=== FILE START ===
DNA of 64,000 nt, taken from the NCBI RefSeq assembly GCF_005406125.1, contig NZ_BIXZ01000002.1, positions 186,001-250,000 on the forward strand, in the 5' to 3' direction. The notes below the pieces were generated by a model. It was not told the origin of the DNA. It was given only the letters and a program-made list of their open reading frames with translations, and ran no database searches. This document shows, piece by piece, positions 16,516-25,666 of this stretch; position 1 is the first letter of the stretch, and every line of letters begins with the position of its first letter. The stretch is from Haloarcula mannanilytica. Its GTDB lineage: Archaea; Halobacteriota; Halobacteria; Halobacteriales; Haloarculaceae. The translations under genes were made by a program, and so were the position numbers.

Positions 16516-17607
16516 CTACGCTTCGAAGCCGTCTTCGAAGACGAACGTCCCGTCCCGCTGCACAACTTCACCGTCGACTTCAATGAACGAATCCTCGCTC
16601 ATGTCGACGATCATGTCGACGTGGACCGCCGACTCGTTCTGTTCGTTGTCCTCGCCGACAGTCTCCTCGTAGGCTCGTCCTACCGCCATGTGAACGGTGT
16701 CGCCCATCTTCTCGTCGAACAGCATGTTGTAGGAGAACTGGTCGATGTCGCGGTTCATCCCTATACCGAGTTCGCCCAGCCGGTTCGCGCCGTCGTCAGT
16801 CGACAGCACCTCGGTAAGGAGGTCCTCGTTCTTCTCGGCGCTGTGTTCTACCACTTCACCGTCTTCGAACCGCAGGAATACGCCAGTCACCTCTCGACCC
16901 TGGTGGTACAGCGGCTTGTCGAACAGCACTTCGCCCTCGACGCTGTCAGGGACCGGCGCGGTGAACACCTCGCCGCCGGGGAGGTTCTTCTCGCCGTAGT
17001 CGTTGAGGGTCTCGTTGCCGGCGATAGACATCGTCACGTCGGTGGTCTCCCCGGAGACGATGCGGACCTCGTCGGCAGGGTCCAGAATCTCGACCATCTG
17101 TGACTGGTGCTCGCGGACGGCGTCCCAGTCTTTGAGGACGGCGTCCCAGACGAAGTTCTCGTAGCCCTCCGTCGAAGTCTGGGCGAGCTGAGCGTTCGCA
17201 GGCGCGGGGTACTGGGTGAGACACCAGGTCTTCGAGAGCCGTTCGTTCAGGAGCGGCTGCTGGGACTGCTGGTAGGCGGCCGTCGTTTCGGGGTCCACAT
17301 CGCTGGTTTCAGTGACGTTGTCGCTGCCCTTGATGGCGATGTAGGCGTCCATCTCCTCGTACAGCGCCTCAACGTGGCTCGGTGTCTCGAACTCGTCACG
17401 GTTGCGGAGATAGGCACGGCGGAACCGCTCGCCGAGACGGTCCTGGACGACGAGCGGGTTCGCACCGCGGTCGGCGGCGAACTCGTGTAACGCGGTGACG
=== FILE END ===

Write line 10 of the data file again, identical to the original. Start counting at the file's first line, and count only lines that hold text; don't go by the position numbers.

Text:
17201 GGCGCGGGGTACTGGGTGAGACACCAGGTCTTCGAGAGCCGTTCGTTCAGGAGCGGCTGCTGGGACTGCTGGTAGGCGGCCGTCGTTTCGGGGTCCACAT